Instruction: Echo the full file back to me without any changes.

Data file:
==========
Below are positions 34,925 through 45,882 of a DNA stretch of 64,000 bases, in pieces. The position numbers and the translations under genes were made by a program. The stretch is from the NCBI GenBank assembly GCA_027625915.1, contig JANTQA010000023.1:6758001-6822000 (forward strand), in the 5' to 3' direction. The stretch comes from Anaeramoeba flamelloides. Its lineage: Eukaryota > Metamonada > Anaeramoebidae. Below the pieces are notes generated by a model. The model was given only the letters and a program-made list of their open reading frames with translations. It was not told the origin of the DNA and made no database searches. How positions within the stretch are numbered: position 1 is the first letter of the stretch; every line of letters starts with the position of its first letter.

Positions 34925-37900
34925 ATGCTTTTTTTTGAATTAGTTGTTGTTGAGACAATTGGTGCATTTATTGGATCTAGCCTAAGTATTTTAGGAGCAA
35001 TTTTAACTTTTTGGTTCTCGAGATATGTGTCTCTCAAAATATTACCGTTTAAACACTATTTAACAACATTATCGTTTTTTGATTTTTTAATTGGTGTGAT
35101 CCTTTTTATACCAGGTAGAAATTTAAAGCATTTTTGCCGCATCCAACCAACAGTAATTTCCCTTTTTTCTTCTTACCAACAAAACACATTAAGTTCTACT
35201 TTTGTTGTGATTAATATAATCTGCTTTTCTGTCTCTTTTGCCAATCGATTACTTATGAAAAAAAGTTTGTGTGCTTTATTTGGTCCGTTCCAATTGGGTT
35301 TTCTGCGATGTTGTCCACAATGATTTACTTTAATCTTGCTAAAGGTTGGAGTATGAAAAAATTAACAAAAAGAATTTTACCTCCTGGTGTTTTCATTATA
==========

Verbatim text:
Below are positions 34,925 through 45,882 of a DNA stretch of 64,000 bases, in pieces. The position numbers and the translations under genes were made by a program. The stretch is from the NCBI GenBank assembly GCA_027625915.1, contig JANTQA010000023.1:6758001-6822000 (forward strand), in the 5' to 3' direction. The stretch comes from Anaeramoeba flamelloides. Its lineage: Eukaryota > Metamonada > Anaeramoebidae. Below the pieces are notes generated by a model. The model was given only the letters and a program-made list of their open reading frames with translations. It was not told the origin of the DNA and made no database searches. How positions within the stretch are numbered: position 1 is the first letter of the stretch; every line of letters starts with the position of its first letter.

Positions 34925-37900
34925 ATGCTTTTTTTTGAATTAGTTGTTGTTGAGACAATTGGTGCATTTATTGGATCTAGCCTAAGTATTTTAGGAGCAA
35001 TTTTAACTTTTTGGTTCTCGAGATATGTGTCTCTCAAAATATTACCGTTTAAACACTATTTAACAACATTATCGTTTTTTGATTTTTTAATTGGTGTGAT
35101 CCTTTTTATACCAGGTAGAAATTTAAAGCATTTTTGCCGCATCCAACCAACAGTAATTTCCCTTTTTTCTTCTTACCAACAAAACACATTAAGTTCTACT
35201 TTTGTTGTGATTAATATAATCTGCTTTTCTGTCTCTTTTGCCAATCGATTACTTATGAAAAAAAGTTTGTGTGCTTTATTTGGTCCGTTCCAATTGGGTT
35301 TTCTGCGATGTTGTCCACAATGATTTACTTTAATCTTGCTAAAGGTTGGAGTATGAAAAAATTAACAAAAAGAATTTTACCTCCTGGTGTTTTCATTATA